The harlequin darter is a moderately slender darter with 6 or 7 dark crossbars on the back. The upper lip is often separated from the snout at the midline by a continuous shallow groove. The forward half of the belly lacks scales; the back half is covered by scales of normal size and shape. The gill covers are broadly connected by a membrane across the throat. The lateral line is complete.
The back and upper sides are mottled green. The midside has a series of dark green blotches. The lower parts are yellowish white with scattered dusky spots or blotches. All fins are marked by narrow brown lines and spots. Males are more brightly colored and boldly marked than females.
Similar species: The banded darter is similar, but the harlequin has the second and fourth dark crossbars on the back narrower than the adjacent bars, the body at the base of the tail fin with large blotches, the cheek and gill cover usually without scales, and the pectoral fins very long, extending backward past the tips of the pelvic fins.
Adult length: 1½ to 2½ inches; maximum about 3 inches.
Recorded only from the southeastern lowlands, including tributaries of St. Johns Bayou (Mississippi and Scott counties), and historically from ditches and streams of the Little River system (Dunklin and New Madrid counties).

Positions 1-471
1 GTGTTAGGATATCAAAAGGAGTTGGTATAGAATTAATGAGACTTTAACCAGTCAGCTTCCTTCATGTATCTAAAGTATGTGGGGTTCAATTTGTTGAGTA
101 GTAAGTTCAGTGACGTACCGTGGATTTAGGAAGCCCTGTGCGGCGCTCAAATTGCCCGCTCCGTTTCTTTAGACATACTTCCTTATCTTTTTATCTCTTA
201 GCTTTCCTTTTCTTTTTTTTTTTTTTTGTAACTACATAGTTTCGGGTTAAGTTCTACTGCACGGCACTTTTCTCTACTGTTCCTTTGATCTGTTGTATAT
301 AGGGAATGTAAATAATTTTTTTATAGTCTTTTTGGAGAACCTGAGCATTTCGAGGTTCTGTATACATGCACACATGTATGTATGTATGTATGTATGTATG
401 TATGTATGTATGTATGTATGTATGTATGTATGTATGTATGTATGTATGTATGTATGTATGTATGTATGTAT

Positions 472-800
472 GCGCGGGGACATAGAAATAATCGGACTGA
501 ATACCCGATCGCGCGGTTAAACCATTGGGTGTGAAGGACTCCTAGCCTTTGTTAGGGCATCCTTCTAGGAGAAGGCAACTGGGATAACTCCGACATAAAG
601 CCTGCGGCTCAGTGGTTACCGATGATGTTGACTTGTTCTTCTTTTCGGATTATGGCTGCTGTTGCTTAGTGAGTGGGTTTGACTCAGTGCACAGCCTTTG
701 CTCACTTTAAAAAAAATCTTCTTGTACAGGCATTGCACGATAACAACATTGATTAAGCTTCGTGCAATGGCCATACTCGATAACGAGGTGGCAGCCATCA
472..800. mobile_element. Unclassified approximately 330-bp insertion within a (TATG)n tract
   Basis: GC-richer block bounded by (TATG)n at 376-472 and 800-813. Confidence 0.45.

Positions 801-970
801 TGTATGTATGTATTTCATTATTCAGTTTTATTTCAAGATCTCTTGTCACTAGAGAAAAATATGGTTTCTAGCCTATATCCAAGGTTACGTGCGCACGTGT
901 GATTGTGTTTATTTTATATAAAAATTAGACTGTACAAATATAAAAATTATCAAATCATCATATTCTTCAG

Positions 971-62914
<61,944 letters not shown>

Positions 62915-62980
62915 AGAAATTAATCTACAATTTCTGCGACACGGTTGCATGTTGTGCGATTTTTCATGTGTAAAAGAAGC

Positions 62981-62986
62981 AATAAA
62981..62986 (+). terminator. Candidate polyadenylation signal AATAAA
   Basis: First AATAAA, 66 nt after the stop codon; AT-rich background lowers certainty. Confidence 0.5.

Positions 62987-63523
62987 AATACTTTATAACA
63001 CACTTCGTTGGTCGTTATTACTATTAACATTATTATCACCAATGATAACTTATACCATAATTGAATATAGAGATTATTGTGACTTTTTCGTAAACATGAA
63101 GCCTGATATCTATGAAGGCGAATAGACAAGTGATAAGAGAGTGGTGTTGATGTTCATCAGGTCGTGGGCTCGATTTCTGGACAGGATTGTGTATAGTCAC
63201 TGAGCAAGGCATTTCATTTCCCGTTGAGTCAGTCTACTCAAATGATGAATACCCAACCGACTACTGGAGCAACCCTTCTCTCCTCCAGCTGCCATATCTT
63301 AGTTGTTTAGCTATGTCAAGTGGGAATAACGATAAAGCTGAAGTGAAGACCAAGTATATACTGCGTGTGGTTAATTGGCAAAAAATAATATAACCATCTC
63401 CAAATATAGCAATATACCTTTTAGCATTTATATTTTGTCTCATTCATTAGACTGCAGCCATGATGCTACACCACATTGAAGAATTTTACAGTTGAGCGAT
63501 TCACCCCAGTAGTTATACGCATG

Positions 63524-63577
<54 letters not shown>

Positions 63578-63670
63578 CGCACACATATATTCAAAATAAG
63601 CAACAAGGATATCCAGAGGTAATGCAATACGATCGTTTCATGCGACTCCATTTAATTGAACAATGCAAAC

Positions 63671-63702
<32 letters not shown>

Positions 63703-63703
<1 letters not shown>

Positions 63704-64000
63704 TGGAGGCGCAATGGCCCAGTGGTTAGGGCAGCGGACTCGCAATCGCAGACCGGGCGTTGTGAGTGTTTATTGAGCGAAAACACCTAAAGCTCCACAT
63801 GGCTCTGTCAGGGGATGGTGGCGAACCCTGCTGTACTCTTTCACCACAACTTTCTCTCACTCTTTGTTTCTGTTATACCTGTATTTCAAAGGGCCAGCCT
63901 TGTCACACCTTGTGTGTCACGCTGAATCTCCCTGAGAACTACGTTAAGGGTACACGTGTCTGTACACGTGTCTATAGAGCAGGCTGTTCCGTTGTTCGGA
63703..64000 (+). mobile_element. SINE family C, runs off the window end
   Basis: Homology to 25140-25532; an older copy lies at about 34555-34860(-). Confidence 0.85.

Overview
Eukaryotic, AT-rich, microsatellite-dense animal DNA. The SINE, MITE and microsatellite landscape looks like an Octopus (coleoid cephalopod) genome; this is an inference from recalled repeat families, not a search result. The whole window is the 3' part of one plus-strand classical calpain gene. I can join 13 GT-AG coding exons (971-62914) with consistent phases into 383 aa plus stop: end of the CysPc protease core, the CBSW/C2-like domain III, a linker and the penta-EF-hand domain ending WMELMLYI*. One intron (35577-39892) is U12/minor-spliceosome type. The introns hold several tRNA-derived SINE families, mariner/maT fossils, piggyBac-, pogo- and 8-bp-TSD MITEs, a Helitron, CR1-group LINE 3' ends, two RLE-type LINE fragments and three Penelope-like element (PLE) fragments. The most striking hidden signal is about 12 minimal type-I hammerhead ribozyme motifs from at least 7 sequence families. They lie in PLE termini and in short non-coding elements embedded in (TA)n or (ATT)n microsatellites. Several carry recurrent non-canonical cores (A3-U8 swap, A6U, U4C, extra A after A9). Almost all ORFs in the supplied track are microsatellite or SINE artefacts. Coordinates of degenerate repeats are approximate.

Habitat and Conservation
Occurs in streams and ditches. This darter prefers sandy bottoms where logs, sticks, and other organic debris are present. It is invariably found in flowing waters, usually where there is noticeable current. In Tennessee, this species avoids small streams and is one of the few darter species taken regularly in the main channel of the Mississippi River.
The diet mostly comprises immature aquatic insects such as midges, blackflies, caddis flies, and mayflies.
State Endangered; a Species of Conservation Concern in Missouri. In our state, this species is known only from streams and ditches of the southeast. Although it also occurs in nearby Kentucky and Tennessee, its limited range and small numbers make it vulnerable to extirpation within our borders.
Spawning probably occurs in February and March, but details of the behavior are unknown. Females are mature at 1 year of age, and the maximum lifespan is at least 4 years. Young harlequin darters hide among finely divided tree roots and in beds of organic debris along the quiet margins of pools. Apparently, harlequin darters migrate seasonally from larger rivers into tributaries during the warmer months.
Darters have been called the “hummingbirds of the fish world” because of the brilliant and varied colors of the breeding males. The next time you admire the colorful fish at a pet store, remember that our own native species possess the same kind of beauty — and that some of them are endangered.
Big fish eat little fish! Darters are midsize predators, consuming nutrients in the form of small insect predators. Their own bodies are in turn consumed by larger predators, such as bigger fish, birds, and others.